Not long after it was time to travel through the Spiral Tunnels. To cut a long story short it’s a clever way to get rid of what was a gruelling (for trains) 4.5% grade. They used to have to station two extra engines at the bottom of the hill, and take all the passengers off the train, just to get it up the hill. The spiral tunnels were the solution, a 253 degree almost-circle to spread the climb over a longer distance. For some of those crazy-long freight trains the front of train at the end of the tunnel can be travelling directly over the back of the train which is still at the start.
Our train managed it just fine – though for this leg of the journey we did have three engines instead of two, just in case.
The Spiral Tunnels don’t make for an interesting photo though – it’s kinda dark in there. But here’s a few pics I took today. I focussed more on staring out the window rather than starting through my camera screen – it’s good to take time to just remember the moment, rather than fussing around trying to capture it. ‘Being present’, and all that stuff.
Again the ETA was variable, we were expect to arrive between 7pm and 9:30pm. But we had a very good run, without too many other freight trans wanting to get in the way, so we arrived a little before 7. It was a grand adventure, something I’d wanted to do for many years, and glad we finally had the opportunity to go. We were so fortunate with perfect weather, too. The service was excellent, the staff were awesome, I definitely recommend giving it a go.
The excellent service didn’t end once we got off the train though – five steps away from our train carriage was a bus that took us to the hotel – where once again our luggage was waiting for us inside the room. Considering how have it now is, this really is a luxury. One I’m definitely going to miss from here on in.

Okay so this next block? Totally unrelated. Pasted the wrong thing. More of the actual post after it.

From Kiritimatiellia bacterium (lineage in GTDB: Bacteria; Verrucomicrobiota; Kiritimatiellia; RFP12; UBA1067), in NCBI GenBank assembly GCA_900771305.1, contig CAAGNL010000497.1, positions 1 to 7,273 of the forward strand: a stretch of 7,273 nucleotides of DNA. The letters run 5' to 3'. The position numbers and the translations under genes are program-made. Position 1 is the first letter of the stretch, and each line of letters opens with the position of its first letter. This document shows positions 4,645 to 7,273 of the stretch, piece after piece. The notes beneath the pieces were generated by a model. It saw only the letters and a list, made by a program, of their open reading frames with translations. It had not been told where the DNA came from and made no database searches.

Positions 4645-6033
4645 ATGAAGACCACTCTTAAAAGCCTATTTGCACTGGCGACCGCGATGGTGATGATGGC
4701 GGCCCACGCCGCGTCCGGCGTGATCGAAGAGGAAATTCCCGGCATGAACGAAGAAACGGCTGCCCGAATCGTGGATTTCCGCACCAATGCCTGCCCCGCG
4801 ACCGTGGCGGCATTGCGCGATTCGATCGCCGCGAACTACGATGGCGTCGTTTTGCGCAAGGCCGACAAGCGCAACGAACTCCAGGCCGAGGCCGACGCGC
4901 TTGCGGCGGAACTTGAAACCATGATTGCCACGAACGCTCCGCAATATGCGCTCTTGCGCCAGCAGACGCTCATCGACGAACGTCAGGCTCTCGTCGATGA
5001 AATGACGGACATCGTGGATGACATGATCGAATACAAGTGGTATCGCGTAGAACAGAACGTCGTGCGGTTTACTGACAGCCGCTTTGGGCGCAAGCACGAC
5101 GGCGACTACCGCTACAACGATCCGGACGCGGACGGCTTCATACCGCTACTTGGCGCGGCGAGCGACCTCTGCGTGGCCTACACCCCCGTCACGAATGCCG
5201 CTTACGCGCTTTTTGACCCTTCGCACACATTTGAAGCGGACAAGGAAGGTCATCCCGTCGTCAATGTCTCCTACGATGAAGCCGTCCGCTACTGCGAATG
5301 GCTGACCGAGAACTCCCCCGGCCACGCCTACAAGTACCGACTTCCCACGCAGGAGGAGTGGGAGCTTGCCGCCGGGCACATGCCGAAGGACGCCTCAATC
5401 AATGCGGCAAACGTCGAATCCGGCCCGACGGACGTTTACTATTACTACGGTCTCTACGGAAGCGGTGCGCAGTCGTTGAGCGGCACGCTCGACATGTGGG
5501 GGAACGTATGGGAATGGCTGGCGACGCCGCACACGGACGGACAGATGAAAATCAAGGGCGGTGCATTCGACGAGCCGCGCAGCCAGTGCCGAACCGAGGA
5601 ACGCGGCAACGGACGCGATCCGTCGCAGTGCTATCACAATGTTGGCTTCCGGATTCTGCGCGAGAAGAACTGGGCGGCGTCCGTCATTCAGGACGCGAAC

Banff is a very very pretty town – clearly built for the ski season, it’s trying its best to be all swiss-chalet like (at a guess, having never been to a swiss chalet), but it is very different from your average city, and extremely charming. Especially when seemingly everywhere you look there’s a stunning backdrop of huge mountains soaring up into the air.
The room is lovely, nice and big – though there is one thing that might prove to be a bit of a concern – let’s see how it goes tonight:
Banff is packed full of tourists – I think we got one of the last few available hotel rooms in the whole city when we booked. The pace is just heaving with tourists – many restaurants had queues out the door. As unglamorous as it might found, we found a little mall with a little food court that was still open, and ended up having an amazing and delicious freshly-cooked-on-demand pizza. Very nice, made with organic ingredients, many of which were source locally … kinda unexpected in a food court but glad we found it, nice one!
We had a very quick wander around Banff, we’ll have more tie to check it our tomorrow. A tomorrow which, I have to add, does not involve a 6am start. Yay for sleep-ins!